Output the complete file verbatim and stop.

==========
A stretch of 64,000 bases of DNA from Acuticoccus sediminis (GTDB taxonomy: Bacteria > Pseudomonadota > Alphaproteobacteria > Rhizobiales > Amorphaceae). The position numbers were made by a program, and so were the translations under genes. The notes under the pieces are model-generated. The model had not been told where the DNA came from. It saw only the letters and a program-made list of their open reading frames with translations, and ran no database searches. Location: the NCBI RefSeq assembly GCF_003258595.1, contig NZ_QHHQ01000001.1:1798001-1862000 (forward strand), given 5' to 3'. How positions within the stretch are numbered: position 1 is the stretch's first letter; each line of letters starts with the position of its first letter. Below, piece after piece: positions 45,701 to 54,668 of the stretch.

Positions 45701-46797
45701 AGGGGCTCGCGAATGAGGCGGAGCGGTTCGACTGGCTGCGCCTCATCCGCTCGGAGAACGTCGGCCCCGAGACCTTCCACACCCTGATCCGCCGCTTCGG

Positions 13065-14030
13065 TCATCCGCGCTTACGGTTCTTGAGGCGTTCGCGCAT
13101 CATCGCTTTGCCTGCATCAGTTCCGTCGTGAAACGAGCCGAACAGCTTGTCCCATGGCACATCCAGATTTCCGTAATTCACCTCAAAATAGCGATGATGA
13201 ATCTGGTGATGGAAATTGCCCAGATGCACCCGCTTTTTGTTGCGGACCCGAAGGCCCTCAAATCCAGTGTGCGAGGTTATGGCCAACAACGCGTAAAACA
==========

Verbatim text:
A stretch of 64,000 bases of DNA from Acuticoccus sediminis (GTDB taxonomy: Bacteria > Pseudomonadota > Alphaproteobacteria > Rhizobiales > Amorphaceae). The position numbers were made by a program, and so were the translations under genes. The notes under the pieces are model-generated. The model had not been told where the DNA came from. It saw only the letters and a program-made list of their open reading frames with translations, and ran no database searches. Location: the NCBI RefSeq assembly GCF_003258595.1, contig NZ_QHHQ01000001.1:1798001-1862000 (forward strand), given 5' to 3'. How positions within the stretch are numbered: position 1 is the stretch's first letter; each line of letters starts with the position of its first letter. Below, piece after piece: positions 45,701 to 54,668 of the stretch.

Positions 45701-46797
45701 AGGGGCTCGCGAATGAGGCGGAGCGGTTCGACTGGCTGCGCCTCATCCGCTCGGAGAACGTCGGCCCCGAGACCTTCCACACCCTGATCCGCCGCTTCGG

Positions 13065-14030
13065 TCATCCGCGCTTACGGTTCTTGAGGCGTTCGCGCAT
13101 CATCGCTTTGCCTGCATCAGTTCCGTCGTGAAACGAGCCGAACAGCTTGTCCCATGGCACATCCAGATTTCCGTAATTCACCTCAAAATAGCGATGATGA
13201 ATCTGGTGATGGAAATTGCCCAGATGCACCCGCTTTTTGTTGCGGACCCGAAGGCCCTCAAATCCAGTGTGCGAGGTTATGGCCAACAACGCGTAAAACA